Arduino Micro

Developed in conjunction with Adafruit, the Arduino Micro is powered by ATmega32U4.

The board is equipped 20 digital input/output pins (of which 7 can be used as PWM outputs and 12 as analog inputs), a 16 MHz crystal oscillator, microUSB connection, a ICSP header and a reset button. The Micro includes everything needed to support the microcontroller; simply connect it to a computer with a microUSB cable to get started. The Micro even has a form factor that lets the device be easily placed on a breadboard.

Arduino Robot

The Arduino Robot is the very first official Arduino on wheels. The robot is equipped with two processors — one for each of its two boards.


The motor board drives the motors, while the control board is tasked with reading sensors and determining how to operate. Each of the ATmega32u4 based units are fully-programmable using the Arduino IDE. More specifically, configuring the robot is similar to the process with the Arduino Leonardo, as both MCUs offer built-in USB communication, effectively eliminating the need for a secondary processor. This enables the Robot to appear to a connected computer as a virtual (CDC) serial?COM port.

Arduino Esplora

The Arduino Esplora is an ATmega32u4 powered microcontroller board derived from the Arduino Leonardo. It’s designed for Makers and DIY hobbyists who want to get up and running with Arduino without having to learn about the electronics first.

The Esplora features onboard sound and light outputs, along with several input sensors, including a joystick, slider, temperature sensor, accelerometer, microphone and a light sensor. It also has the potential to expand its capabilities with two Tinkerkit input and output connectors, along with a socket for a color TFT LCD screen.

Arduino Mega (2560)

The Arduino Mega features an ATmega2560 at its heart.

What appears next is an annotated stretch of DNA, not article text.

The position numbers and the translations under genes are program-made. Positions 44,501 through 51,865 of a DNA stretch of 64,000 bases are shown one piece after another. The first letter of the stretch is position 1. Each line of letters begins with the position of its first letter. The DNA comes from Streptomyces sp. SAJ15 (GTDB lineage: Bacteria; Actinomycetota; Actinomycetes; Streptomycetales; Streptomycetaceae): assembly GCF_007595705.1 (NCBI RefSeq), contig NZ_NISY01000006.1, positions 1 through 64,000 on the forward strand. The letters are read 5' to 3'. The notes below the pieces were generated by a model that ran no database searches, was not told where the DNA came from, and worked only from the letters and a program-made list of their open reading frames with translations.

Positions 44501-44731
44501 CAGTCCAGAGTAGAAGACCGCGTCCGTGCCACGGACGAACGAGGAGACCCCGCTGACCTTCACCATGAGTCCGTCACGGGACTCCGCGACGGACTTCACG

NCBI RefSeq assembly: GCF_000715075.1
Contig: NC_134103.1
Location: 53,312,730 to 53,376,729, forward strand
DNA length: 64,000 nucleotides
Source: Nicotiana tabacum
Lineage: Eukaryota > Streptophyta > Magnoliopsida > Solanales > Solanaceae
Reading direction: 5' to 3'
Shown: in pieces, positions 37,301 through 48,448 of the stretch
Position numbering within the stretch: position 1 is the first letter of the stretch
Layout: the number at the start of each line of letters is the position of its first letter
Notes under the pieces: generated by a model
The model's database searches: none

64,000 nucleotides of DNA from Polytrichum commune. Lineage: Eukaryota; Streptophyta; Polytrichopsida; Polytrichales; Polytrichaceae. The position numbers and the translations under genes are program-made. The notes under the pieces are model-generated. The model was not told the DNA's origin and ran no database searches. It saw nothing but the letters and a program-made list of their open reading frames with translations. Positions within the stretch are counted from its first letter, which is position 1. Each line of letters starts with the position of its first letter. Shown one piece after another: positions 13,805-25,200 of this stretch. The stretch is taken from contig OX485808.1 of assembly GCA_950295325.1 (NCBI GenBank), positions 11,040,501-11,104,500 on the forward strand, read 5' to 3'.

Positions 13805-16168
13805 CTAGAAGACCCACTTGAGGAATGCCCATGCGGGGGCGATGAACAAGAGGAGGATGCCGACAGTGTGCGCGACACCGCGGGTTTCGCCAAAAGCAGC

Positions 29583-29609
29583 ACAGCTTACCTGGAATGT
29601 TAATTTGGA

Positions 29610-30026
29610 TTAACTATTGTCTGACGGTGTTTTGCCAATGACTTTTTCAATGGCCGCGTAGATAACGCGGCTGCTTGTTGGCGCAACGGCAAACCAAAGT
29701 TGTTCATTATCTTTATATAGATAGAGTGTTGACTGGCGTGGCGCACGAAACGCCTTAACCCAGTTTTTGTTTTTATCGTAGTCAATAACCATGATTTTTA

It is packed with 54 digital input/output pins (of which 15 can be used as PWM outputs), 16 analog inputs, 4 UARTs (hardware serial ports), a 16 MHz crystal oscillator, USB connection, a power jack, an ICSP header and a reset button. Simply connect it to a computer with a USB cable or power it with a AC-to-DC adapter or battery to get started. The Mega is compatible with most shields designed for the Arduino Duemilanove or Diecimila.

Arduino Mini

Originally based on the ATmega168, and now equipped with the ATmega328, the Arduino Mini is intended for use on breadboards and projects where space is at a premium.


The board is loaded with 14 digital input/output pins (of which 6 can be used as PWM outputs), 8 analog inputs and a 16 MHz crystal oscillator. It can be programmed with the USB Serial adapter, the other USB, or the RS232 to TTL serial adapter.

Arduino LilyPad

The LilyPad Arduino is designed specifically for wearables and e-textiles. It can be sewn to fabric and similarly mounted power supplies, sensors and actuators with conductive thread.

The board is based on the ATmega168V (the low-power version of the ATmega168) or the ATmega328V. The LilyPad Arduino was designed and developed by Leah Buechley and SparkFun Electronics. Readers may also want to check out the LilyPad Simple, LilyPad USB and the LilyPad SimpleSnap.